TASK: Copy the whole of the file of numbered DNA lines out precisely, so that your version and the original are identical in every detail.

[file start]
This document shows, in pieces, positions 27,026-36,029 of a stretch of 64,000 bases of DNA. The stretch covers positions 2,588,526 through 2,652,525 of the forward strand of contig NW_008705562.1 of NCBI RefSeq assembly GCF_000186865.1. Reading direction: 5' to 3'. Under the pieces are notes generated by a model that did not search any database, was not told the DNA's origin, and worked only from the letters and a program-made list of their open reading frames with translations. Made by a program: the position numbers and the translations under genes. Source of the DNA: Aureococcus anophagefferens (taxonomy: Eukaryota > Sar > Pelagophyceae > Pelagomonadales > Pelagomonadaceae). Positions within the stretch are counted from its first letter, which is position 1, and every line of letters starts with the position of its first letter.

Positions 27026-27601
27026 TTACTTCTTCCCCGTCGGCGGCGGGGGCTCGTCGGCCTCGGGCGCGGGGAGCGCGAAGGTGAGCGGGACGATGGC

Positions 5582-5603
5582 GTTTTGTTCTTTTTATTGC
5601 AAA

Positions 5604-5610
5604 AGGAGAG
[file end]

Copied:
This document shows, in pieces, positions 27,026-36,029 of a stretch of 64,000 bases of DNA. The stretch covers positions 2,588,526 through 2,652,525 of the forward strand of contig NW_008705562.1 of NCBI RefSeq assembly GCF_000186865.1. Reading direction: 5' to 3'. Under the pieces are notes generated by a model that did not search any database, was not told the DNA's origin, and worked only from the letters and a program-made list of their open reading frames with translations. Made by a program: the position numbers and the translations under genes. Source of the DNA: Aureococcus anophagefferens (taxonomy: Eukaryota > Sar > Pelagophyceae > Pelagomonadales > Pelagomonadaceae). Positions within the stretch are counted from its first letter, which is position 1, and every line of letters starts with the position of its first letter.

Positions 27026-27601
27026 TTACTTCTTCCCCGTCGGCGGCGGGGGCTCGTCGGCCTCGGGCGCGGGGAGCGCGAAGGTGAGCGGGACGATGGC

Positions 5582-5603
5582 GTTTTGTTCTTTTTATTGC
5601 AAA

Positions 5604-5610
5604 AGGAGAG